Bill Murray's fake Wes Anderson inspired slow-motion film

A selection of Bill Murray’s favourite poems

Bill Murray, a lifelong lover of poetry, has been a strong supporter of New York City’s Poets House for more than 20 years and continues to spread his admiration for the art in numerous different scenarios.

Despite having received the Mark Twain Prize for American Humour following a number of consistently impressive comedic performances, Murray has honed his style in numerous genres of cinema over the years which has led to critical acclaim in a series of different projects.

While his on-screen persona has won over the hearts of millions, it is Murray’s off-screen down-to-earth personality which has endeared him to a wider audience – which includes turning up unannounced to read some poetry to members of the public.

Murray, whose random stories of appearing in unusual places around the world have earned cult status, joined members of a construction team who built Poets House’s new home in 2009 for the first poetry reading.

Fittingly, Murray chose to read Poet’s work by Lorine Niedecker while donning his white hard hat:

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Most recently Murray appeared at SXSW festival as part of the promotional campaign for Wes Anderson’s animated film Isle of Dogs and read some poetry as part of the event:

A few years ago, as part of a celebration for National Poetry Month, Oprah asked Murray to name a selection of what he would consider some of his favourite poems.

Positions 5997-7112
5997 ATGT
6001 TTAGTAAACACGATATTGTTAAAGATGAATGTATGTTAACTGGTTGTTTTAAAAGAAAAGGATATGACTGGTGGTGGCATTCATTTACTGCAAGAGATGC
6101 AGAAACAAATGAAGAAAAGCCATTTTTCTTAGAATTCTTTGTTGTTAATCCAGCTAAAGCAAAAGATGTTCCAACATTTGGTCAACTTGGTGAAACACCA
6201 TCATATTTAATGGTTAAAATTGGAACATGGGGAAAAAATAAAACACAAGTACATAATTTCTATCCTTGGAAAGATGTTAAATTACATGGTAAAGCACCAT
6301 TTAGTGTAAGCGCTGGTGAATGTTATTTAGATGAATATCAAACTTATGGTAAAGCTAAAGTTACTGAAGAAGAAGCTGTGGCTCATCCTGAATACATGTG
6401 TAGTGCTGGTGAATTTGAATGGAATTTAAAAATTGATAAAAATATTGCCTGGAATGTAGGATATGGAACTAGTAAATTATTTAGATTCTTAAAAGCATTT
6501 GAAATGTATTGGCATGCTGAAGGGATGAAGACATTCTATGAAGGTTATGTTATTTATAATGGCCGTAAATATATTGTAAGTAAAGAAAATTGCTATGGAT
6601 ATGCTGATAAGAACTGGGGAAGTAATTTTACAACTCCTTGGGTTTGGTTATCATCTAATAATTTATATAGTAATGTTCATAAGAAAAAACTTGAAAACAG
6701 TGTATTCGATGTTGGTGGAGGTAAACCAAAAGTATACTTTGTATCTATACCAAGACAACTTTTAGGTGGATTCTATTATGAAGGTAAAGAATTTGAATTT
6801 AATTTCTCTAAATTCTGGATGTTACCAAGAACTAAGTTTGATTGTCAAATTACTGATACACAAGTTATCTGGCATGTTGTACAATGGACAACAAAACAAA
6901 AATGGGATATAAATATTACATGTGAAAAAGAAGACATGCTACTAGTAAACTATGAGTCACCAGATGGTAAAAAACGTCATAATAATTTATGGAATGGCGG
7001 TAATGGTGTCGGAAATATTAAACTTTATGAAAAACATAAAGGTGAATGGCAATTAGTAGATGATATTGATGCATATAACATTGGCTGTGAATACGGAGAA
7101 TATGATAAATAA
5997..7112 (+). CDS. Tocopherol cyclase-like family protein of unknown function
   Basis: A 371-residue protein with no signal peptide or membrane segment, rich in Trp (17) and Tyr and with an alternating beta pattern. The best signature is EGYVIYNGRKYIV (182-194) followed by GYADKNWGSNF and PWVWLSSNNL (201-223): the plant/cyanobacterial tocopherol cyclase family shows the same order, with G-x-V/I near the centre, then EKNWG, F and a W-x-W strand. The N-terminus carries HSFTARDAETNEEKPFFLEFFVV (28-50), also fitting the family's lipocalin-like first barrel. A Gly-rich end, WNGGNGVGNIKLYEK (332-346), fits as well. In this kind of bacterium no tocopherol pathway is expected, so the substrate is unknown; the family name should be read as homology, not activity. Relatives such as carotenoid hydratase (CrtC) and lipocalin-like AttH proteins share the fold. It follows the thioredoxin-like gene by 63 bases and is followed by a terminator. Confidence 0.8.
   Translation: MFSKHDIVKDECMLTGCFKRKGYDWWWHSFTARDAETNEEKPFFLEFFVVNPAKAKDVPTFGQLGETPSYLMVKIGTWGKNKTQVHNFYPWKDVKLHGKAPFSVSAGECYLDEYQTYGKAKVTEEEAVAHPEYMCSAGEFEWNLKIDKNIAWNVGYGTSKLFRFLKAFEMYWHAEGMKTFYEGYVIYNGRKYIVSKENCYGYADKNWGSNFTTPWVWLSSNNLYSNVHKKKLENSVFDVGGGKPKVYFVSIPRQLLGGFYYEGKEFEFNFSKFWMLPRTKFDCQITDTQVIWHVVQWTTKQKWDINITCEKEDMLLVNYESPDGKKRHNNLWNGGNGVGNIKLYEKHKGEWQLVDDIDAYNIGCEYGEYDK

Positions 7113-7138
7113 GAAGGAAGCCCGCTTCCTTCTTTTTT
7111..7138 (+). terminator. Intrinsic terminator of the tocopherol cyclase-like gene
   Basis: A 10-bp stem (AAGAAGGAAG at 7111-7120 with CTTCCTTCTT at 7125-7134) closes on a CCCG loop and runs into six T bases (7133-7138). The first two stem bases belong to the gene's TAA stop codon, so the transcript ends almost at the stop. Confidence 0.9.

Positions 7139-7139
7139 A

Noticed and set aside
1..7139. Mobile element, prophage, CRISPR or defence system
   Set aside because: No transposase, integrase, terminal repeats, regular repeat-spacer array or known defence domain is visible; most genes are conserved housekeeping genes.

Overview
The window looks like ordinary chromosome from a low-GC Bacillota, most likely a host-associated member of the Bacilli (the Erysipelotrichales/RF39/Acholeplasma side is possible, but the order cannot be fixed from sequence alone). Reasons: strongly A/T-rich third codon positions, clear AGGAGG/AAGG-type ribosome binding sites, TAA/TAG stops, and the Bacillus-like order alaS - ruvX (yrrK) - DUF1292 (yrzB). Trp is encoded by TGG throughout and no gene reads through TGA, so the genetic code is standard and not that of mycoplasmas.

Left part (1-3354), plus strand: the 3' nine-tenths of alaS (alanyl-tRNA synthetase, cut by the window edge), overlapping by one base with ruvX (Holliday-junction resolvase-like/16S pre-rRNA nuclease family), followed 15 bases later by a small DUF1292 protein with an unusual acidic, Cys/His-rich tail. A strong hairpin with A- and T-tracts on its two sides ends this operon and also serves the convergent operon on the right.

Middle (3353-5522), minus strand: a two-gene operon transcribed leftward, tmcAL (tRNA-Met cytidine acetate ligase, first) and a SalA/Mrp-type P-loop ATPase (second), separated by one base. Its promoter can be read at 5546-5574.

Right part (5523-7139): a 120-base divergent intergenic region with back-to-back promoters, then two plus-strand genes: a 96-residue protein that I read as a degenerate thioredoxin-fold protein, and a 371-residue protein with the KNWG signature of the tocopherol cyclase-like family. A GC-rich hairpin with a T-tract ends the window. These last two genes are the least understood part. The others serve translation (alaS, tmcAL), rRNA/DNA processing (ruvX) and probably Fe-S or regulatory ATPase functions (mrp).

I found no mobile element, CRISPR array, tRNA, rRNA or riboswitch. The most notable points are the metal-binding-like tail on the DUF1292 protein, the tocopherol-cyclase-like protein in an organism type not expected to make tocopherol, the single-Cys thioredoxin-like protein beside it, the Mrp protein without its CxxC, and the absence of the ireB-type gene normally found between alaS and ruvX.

Murray was asked prior to an arranged interview to name the selected poetry, instead invited a select few journalists to a room in the Carlyle hotel in Manhattan for a reading of his chosen work.

Here is Murray’s selected poetry:

1. ‘From ‘Famous’, by Naomi Shihab Nye

When speaking to Oprah, Murray said: “It’s not the dream of being big, it’s the dream of being real. That’s what stands out to me.”

'From 'Famous'

The river is famous to the fish.

The loud voice is famous to silence,
which knew it would inherit the earth
before anybody said so…

I want to be famous in the way
a pulley is famous,
or a buttonhole, not because it did
anything spectacular,
but because it never forgot
what it could do.

2. ‘What the Mirror Said’, by Lucille Clifton

Commenting on the poem, Murray said: “Everybody needs an ‘Attagirl!’ now and then.”

'What the Mirror Said'

you a wonder.
you a city
of a woman.
you got a geography
of your own.
somebody need a map
to understand you.
somebody need
to move around you.
you not a noplace
mister with his hands
on you
he got his hands on

3. ‘Oatmeal’, by Galway Kinnell


I am aware it is not good to eat oatmeal alone…
Possibly it is even worse to eat oatmeal with an imaginary companion.
Nevertheless, yesterday morning I ate my oatmeal with John Keats.
Keats said I was right to invite him: due to its glutinous texture, gluey lumpishness, hint of slime, and unusual willingness to disintegrate, oatmeal must never be eaten alone.
He said it is perfectly OK, however, to eat it with an imaginary companion.

4. ‘I Love You Sweetheart’, by Thomas Lux

“This poem vibrates the insides of my ribs, Murray said before adding “where the meat is most tender.”

'I Love You Sweetheart'

She will know I love her now,
the world will know
my love for her! A man risked his life to
write the words.
Love is like this at the
bone, we hope, love
is like this, Sweatheart,
all sore and dumb
and dangerous…

Finally, as part of a reading at a benefit for Poets House in New York City Murray chose to read from Lucille Clifton’s ‘What the Mirror Said’:

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